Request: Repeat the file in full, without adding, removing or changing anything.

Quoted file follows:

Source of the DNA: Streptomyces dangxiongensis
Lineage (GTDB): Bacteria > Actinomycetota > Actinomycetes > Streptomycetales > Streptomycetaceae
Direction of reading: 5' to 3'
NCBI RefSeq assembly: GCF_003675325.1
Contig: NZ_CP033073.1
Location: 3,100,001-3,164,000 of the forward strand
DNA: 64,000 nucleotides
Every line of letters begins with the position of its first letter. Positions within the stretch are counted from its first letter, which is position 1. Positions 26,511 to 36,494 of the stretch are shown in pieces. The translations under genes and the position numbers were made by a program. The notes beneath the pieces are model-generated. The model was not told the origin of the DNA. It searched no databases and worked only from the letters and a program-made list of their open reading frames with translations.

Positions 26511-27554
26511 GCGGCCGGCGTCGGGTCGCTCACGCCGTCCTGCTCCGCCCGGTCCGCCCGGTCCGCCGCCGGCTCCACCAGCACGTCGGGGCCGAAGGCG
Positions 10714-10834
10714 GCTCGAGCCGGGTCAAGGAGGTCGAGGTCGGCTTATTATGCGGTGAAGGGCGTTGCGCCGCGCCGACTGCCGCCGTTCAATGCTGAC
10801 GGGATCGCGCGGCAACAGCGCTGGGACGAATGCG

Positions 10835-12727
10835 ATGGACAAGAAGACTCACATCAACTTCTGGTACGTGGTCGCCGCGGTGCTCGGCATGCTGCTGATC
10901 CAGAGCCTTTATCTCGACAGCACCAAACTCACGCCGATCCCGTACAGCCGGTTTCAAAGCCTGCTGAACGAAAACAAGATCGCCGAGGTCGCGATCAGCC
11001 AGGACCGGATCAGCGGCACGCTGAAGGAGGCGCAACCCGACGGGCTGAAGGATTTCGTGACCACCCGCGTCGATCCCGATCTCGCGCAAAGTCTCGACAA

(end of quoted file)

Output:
Source of the DNA: Streptomyces dangxiongensis
Lineage (GTDB): Bacteria > Actinomycetota > Actinomycetes > Streptomycetales > Streptomycetaceae
Direction of reading: 5' to 3'
NCBI RefSeq assembly: GCF_003675325.1
Contig: NZ_CP033073.1
Location: 3,100,001-3,164,000 of the forward strand
DNA: 64,000 nucleotides
Every line of letters begins with the position of its first letter. Positions within the stretch are counted from its first letter, which is position 1. Positions 26,511 to 36,494 of the stretch are shown in pieces. The translations under genes and the position numbers were made by a program. The notes beneath the pieces are model-generated. The model was not told the origin of the DNA. It searched no databases and worked only from the letters and a program-made list of their open reading frames with translations.

Positions 26511-27554
26511 GCGGCCGGCGTCGGGTCGCTCACGCCGTCCTGCTCCGCCCGGTCCGCCCGGTCCGCCGCCGGCTCCACCAGCACGTCGGGGCCGAAGGCG
Positions 10714-10834
10714 GCTCGAGCCGGGTCAAGGAGGTCGAGGTCGGCTTATTATGCGGTGAAGGGCGTTGCGCCGCGCCGACTGCCGCCGTTCAATGCTGAC
10801 GGGATCGCGCGGCAACAGCGCTGGGACGAATGCG

Positions 10835-12727
10835 ATGGACAAGAAGACTCACATCAACTTCTGGTACGTGGTCGCCGCGGTGCTCGGCATGCTGCTGATC
10901 CAGAGCCTTTATCTCGACAGCACCAAACTCACGCCGATCCCGTACAGCCGGTTTCAAAGCCTGCTGAACGAAAACAAGATCGCCGAGGTCGCGATCAGCC
11001 AGGACCGGATCAGCGGCACGCTGAAGGAGGCGCAACCCGACGGGCTGAAGGATTTCGTGACCACCCGCGTCGATCCCGATCTCGCGCAAAGTCTCGACAA